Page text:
Doug: Right. That's probably a good idea. A lot of people you know in the paleo community and stuff who use the software, or wearing the glasses and stuff or something like that at night, because you know you're trying to stay within the circadian rhythm, the natural circadian rhythm. But from what you're saying it sounds like maybe it's something you would want to do all the time.

Reshma: I wouldn't wear the orange glasses all the time because I think a certain amount of blue light is necessary. Depending on how much screen time, you'd probably get more of a dose from sunlight, but I think, within context it's okay. I think wearing orange glasses all the time would probably be counterproductive because you do need some degree of blue light exposure, but I think if you're spending a lot of time on screen-based work, I think having a Blue-Guard sort of a situation or even something that you can put an overlay, or even one of those programs like f.lux for example would be a good idea.

Doug: I'll tell a bit of my story here. I needed glasses when I was a kid. I guess it was probably around when I was going through puberty that my vision started to go off and I got prescribed glasses but I hated them.

Reshma: Yeah.

Doug: So I very rarely if ever, wore them. If I was at a movie or at class and I had to read the board then I'd put them on, but just walking around normally I wouldn't have them. So anyway, at one point much later in years I actually lost my glasses. See, I had read quite a bit about natural vision correction and I had come across this information which said that lenses are actually not so good for your eyes, because your eyes become dependent on them, and that your prescription will get kind of progressively worse as you go along and you'll always need to get stronger and stronger glasses. It's like walking around with a crutch all the time.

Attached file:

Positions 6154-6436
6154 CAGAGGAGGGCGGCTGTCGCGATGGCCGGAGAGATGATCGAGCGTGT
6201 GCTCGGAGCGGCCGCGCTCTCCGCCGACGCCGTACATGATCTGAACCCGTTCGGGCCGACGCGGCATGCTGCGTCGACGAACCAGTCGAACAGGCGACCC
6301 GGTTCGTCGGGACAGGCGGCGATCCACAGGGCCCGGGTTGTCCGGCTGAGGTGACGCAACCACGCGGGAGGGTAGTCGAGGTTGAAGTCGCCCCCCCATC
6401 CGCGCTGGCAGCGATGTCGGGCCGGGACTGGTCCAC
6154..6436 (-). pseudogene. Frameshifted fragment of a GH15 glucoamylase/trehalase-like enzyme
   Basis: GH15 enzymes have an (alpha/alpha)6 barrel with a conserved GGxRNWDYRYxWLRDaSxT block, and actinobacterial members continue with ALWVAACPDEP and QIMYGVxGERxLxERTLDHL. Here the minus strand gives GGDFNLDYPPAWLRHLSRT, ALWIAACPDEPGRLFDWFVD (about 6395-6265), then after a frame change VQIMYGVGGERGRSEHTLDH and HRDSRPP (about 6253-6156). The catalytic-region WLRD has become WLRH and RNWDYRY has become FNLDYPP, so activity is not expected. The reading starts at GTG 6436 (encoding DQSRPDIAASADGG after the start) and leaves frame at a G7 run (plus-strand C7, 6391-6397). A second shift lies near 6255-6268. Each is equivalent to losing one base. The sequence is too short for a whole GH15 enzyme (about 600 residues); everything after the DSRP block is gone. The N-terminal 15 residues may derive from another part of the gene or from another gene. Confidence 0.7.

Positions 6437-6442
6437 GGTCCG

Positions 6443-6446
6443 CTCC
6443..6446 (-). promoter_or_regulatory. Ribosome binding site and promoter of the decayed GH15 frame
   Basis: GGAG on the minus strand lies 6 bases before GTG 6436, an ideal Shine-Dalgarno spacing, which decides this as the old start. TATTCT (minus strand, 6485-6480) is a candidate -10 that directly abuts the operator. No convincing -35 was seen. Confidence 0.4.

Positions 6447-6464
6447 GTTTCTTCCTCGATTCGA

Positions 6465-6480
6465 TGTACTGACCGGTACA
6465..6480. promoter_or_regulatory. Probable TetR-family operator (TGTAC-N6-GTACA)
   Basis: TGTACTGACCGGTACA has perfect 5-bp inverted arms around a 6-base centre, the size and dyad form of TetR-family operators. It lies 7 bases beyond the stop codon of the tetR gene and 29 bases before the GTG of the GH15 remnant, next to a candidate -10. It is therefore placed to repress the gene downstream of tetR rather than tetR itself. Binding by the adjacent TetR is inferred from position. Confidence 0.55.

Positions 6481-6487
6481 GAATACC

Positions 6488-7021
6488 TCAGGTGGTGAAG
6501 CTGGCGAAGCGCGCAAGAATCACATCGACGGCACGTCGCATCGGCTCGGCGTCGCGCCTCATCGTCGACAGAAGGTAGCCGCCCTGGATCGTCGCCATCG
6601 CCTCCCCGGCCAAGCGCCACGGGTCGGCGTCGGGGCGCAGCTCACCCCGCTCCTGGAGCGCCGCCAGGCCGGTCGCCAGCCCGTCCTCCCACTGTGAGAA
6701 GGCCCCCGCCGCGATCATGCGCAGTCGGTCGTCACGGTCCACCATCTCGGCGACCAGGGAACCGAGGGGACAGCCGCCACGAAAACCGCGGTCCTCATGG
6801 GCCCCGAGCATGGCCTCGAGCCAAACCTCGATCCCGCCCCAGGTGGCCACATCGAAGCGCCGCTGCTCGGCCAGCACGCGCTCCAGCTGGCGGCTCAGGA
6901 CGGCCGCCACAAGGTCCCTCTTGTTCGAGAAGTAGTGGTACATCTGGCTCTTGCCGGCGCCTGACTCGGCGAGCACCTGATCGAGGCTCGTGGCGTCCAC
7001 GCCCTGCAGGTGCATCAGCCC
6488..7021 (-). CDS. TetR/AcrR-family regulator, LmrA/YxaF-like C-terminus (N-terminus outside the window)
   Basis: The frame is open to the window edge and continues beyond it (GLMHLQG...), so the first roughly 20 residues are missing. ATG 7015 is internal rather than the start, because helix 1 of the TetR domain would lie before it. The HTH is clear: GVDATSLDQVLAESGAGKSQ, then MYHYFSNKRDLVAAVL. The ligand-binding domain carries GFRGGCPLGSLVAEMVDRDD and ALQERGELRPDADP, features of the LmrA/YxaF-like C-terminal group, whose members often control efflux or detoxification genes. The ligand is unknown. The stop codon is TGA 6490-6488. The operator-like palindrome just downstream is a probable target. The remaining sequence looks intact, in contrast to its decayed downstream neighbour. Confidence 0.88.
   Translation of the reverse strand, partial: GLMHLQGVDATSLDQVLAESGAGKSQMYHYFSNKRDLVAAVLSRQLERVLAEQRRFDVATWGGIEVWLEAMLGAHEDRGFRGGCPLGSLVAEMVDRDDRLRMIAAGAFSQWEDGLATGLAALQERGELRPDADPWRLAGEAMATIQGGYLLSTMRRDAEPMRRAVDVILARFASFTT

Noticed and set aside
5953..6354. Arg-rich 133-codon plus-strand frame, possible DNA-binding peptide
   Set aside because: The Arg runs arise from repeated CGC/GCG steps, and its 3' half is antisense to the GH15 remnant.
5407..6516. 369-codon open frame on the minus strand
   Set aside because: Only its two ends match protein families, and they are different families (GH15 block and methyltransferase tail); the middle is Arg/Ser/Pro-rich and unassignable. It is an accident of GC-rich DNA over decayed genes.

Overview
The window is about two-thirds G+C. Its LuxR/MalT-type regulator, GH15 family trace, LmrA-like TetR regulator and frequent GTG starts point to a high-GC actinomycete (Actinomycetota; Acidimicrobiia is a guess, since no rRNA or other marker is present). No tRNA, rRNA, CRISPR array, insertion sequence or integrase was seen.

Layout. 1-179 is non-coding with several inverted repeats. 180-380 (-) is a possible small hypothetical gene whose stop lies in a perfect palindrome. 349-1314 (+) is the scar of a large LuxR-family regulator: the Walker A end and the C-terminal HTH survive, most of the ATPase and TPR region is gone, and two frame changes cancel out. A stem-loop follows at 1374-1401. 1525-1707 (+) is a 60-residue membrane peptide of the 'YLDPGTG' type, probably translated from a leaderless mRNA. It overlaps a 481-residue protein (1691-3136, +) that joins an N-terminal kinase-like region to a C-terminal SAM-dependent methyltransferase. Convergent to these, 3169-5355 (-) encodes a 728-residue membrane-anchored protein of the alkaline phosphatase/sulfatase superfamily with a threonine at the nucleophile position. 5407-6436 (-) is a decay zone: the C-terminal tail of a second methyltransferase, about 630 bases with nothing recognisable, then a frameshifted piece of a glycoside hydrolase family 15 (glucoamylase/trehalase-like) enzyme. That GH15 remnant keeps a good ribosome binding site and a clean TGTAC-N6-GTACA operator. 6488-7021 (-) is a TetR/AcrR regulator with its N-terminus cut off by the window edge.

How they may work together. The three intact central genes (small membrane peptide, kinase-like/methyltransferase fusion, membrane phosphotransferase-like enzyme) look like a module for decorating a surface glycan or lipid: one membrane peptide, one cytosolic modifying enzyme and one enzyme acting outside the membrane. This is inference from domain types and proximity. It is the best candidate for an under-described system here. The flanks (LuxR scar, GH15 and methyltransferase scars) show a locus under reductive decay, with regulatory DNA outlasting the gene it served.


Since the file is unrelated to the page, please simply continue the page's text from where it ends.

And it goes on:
So I had these ideas in my head and when I lost my glasses and I thought, forget it, I'm not going to bother replacing them. And that brings us to today and I still don't have any glasses, and I think that my vision is not perfect by any means, but I think it's pretty good. So this is a roundabout way of asking, are glasses good for our eyes?

Reshma: It kind of depends. I was actually going to ask you, do you know what your prescription was?

Doug: It wasn't strong. It was like -1.5 or something like that.

Reshma: Yeah.

Doug: Yeah.

Reshma: I think scripts that are in the range of 0 to plus or minus 2, you can kind of get away without glasses. It's a bit hard to generalize, but a few years ago when I was living in Sydney and I had a practice in Sydney, I was part of a group of optometrists called the Holistic Optometry Group. They were really interesting because they would convene, say once a month and have guest speakers, like a chiropractor, come out and talk to the group about how certain manipulations to the back and the neck would increase blood flow to the orbit, and could effect a slight change or improve vision or what have you, which kind of makes sense if your neck's out of whack and you've got lots of shoulder tension and things like that.

So, that was really interesting and there was a lady by the name of Janet Goodrich who wrote a book called Natural Vision Improvement and we had someone from her camp come out and talk to us about different eye exercises that you could do, things such as palming, where you rub your hands together and you kind of rest the palms of your hands and overlap them over your eyes. What we now know about things like Reiki where there are healing centers from the palms of your hand, you're probably you know giving yourself Reiki as part of sort of that palming process for all we know.